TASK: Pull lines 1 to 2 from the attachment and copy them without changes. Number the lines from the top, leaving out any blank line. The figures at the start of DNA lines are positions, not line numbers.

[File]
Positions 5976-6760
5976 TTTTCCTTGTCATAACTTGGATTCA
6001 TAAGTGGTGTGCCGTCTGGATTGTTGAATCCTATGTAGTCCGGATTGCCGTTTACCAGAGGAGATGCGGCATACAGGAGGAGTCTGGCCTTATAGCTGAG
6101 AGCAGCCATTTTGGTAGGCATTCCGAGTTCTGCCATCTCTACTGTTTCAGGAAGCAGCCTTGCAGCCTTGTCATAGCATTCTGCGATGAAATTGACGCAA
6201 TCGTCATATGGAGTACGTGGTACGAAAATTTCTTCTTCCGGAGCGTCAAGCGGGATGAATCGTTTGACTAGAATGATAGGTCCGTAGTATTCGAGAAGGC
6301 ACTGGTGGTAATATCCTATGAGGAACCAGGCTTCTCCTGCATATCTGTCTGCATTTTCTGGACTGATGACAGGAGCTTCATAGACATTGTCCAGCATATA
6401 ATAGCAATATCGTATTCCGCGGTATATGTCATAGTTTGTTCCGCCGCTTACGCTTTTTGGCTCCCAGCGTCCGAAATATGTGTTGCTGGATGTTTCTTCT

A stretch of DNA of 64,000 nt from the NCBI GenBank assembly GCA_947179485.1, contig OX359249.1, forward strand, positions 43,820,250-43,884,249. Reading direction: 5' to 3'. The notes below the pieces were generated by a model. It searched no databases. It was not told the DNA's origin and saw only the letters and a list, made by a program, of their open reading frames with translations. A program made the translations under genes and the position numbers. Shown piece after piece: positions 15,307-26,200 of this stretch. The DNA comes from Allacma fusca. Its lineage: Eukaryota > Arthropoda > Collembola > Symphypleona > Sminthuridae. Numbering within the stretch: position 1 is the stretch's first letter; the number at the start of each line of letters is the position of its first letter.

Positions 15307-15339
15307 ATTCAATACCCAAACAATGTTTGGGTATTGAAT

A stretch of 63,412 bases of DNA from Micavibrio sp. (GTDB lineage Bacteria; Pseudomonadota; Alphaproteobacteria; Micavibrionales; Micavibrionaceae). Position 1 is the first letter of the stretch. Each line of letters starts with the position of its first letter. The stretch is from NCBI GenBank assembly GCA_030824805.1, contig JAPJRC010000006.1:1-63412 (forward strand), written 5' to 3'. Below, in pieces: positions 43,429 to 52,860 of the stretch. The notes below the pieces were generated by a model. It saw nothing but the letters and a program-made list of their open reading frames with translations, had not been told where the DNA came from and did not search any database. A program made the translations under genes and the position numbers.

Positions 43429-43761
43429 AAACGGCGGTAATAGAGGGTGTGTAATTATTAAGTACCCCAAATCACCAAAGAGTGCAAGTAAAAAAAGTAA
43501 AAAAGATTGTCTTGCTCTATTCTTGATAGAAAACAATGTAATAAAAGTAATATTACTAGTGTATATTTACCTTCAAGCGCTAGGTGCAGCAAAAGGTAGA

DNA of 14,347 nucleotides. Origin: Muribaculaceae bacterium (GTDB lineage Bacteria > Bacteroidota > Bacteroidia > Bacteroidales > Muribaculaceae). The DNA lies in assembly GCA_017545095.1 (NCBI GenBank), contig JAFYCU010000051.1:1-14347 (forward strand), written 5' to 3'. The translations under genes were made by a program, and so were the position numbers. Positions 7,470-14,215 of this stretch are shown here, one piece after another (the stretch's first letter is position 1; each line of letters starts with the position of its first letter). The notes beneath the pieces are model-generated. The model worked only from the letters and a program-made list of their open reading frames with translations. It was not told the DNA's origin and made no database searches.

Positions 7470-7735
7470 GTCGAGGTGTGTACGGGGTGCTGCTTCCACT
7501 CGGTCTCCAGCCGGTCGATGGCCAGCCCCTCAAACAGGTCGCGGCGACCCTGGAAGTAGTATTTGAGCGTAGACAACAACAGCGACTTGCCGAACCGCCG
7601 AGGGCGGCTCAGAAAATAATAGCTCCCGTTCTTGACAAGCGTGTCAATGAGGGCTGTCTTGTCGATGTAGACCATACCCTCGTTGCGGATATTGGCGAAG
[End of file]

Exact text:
Positions 5976-6760
5976 TTTTCCTTGTCATAACTTGGATTCA